ANALYSIS: The Charlie Sheen HIV furore is prurient and puritanical. But why not political?
On Tuesday morning, Charlie Sheen appeared on the highly rated NBC breakfast TV show Today to make the widely anticipated announcement that he is HIV positive.
The man who was once the highest-paid actor on TV, earning huge sums per episode as well as rerun residuals for the sitcom Two and a Half Men, said he was publicly acknowledging his health status to end the huge payments he was having to make as a victim of blackmail.
Sheen stated that he had paid more than $10 million to several undisclosed individuals who had threatened to out him as HIV positive.
Judgment on social media has been as extreme as it has been divided. Some say that no matter how Sheen contracted the virus that causes AIDS, he should not be judged but rather treated with compassion. Others have pointed to many years of profoundly bad behavior and poor judgment on Sheen's part, arguing he is no role model nor a desired poster child for those living with HIV.
For me, it brought back extremely powerful memories of almost exactly 30 years ago, when movie star Rock Hudson acknowledged he had AIDS. At that time, he was the most famous person to publicly disclose his struggle with the disease. He didn't live much longer.
Now, with advances in drug regimens, it is a far more treatable condition, and many live perfectly healthy lives after many years of living with HIV — although it is imperative to point out that it's still no walk in the park, as anyone with HIV will tell you.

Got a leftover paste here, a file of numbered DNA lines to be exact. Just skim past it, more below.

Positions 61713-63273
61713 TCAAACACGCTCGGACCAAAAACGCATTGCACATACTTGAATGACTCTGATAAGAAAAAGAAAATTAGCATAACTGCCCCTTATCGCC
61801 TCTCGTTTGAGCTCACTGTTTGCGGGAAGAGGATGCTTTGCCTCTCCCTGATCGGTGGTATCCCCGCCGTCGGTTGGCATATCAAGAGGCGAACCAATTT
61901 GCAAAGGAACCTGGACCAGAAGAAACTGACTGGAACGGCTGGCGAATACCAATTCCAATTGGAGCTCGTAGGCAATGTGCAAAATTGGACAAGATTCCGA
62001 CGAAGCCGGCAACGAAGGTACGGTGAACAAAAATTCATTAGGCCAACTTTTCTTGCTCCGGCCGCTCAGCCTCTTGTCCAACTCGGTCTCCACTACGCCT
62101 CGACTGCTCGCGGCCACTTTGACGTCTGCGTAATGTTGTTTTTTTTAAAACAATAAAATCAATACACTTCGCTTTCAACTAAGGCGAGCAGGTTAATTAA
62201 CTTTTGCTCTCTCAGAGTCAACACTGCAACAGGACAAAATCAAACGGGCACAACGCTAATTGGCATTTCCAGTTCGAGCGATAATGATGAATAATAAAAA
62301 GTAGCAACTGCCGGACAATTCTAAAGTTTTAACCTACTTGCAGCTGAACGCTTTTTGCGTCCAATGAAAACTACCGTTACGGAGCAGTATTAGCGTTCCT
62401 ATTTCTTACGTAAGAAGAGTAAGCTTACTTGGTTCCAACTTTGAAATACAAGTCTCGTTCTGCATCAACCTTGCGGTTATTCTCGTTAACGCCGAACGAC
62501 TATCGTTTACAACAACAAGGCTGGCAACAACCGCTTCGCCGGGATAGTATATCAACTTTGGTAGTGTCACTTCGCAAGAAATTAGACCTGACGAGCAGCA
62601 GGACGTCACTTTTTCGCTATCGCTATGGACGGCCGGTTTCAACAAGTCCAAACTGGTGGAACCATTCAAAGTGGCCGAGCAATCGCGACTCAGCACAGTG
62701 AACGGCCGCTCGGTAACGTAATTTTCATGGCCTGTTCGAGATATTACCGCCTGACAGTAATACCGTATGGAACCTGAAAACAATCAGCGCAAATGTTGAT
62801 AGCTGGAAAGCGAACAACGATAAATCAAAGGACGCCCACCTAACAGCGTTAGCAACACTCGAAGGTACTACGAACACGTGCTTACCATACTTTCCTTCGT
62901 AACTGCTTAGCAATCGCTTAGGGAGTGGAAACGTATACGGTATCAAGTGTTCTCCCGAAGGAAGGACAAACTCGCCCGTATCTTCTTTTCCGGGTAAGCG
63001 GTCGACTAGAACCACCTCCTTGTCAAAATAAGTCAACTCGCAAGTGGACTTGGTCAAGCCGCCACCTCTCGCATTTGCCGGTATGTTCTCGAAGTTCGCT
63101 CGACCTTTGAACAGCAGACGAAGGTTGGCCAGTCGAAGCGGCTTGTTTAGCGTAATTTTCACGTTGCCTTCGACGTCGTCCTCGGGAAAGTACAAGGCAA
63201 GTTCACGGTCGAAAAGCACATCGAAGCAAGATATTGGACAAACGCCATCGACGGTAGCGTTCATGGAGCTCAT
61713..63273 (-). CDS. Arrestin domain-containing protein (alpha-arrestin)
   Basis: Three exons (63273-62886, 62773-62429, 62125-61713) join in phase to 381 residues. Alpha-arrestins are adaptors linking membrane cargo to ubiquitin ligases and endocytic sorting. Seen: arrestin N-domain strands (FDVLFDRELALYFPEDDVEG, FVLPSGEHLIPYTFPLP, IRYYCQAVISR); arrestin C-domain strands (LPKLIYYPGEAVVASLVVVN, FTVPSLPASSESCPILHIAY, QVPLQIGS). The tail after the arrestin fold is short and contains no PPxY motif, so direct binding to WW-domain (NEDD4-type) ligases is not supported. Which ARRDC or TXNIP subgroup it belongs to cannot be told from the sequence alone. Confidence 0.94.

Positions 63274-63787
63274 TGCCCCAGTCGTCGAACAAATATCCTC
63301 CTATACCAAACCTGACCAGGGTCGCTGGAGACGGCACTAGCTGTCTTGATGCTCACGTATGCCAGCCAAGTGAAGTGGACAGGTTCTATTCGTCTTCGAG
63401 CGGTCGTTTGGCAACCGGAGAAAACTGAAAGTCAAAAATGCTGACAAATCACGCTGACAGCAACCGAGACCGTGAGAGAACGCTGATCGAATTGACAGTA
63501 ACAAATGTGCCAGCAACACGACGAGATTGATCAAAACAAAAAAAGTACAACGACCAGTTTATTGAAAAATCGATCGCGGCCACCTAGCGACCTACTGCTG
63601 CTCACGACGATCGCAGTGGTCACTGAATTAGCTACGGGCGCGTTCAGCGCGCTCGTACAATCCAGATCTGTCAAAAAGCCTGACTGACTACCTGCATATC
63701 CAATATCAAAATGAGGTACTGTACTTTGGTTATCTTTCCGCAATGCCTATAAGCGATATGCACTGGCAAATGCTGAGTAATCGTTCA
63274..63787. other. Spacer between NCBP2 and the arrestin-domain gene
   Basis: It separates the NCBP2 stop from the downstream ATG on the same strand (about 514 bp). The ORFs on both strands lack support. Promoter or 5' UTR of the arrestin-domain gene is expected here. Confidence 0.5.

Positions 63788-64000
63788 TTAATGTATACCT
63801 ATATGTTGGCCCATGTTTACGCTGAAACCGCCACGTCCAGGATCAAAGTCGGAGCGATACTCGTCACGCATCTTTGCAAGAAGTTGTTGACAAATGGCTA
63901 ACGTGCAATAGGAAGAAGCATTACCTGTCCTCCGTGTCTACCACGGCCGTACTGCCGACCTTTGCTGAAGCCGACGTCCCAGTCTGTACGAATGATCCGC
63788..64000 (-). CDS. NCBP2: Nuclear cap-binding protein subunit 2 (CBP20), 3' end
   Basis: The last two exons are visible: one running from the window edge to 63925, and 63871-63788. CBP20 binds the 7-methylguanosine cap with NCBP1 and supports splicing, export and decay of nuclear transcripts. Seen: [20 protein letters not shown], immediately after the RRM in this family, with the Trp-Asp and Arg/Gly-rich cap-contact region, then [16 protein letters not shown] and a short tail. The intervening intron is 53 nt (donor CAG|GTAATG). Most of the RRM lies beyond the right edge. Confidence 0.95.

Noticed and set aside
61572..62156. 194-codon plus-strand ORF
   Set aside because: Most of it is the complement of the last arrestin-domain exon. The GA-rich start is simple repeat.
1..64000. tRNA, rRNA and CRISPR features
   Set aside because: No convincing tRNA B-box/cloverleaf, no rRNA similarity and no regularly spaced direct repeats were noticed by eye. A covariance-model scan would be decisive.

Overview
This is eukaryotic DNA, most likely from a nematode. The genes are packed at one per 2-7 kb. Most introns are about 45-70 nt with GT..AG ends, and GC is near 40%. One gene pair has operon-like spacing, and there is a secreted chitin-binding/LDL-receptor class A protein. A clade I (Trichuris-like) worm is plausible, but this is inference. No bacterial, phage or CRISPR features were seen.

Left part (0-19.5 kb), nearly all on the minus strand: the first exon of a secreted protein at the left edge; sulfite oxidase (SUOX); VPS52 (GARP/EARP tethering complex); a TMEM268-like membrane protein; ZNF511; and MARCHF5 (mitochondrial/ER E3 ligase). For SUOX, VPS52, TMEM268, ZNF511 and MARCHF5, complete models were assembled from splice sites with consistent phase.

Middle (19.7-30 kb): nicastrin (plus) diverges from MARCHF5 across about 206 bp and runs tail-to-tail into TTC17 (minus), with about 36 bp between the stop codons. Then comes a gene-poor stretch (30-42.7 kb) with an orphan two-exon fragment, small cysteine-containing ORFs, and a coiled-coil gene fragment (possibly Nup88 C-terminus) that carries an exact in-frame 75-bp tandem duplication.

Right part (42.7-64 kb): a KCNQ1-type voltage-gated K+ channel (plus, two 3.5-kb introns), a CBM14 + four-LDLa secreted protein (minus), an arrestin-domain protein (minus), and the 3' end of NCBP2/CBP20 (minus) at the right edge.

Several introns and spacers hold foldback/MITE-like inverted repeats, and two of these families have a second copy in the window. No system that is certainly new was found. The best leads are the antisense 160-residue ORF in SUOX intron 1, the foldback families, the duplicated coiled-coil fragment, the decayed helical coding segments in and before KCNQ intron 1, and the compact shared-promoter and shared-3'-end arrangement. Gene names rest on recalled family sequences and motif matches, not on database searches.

As Sheen's latest burst of media attention hits the airwaves, it presents the perfect story for much of the media and the pundit class: it provides them with a moment when they can be at once prurient and puritanical.
But dare I point out, this isn't a time to be judgmental.
Sheen, once an extremely talented actor (remember his turn in Platoon), may have exhibited a great deal of bad behaviour that was captured by the tabloid press, but much of it occurred while he was struggling with brutal and terrifying addictions to drugs and alcohol.
From a Canadian perspective, it's important for us to remember that being HIV positive can actually result in jail time for those who have contracted it, for the very simple reason that they had consensual, protected sex with people while not disclosing their HIV status.
The best hope is that beyond titillating celebrity gossip, Sheen's disclosure can ignite further discussions about how we treat people who are living with the virus — and whether criminalization of the HIV positive makes any sense whatsoever.
Keen to continue the conversation? Attend the 23rd annual Concordia University Community Lecture Series on HIV/AIDS.
Matthew Hays writes for The Guardian, The Globe and Mail, The Daily Beast, The New York Times and Vice. He teaches courses in film studies at Concordia University and Marianopolis College.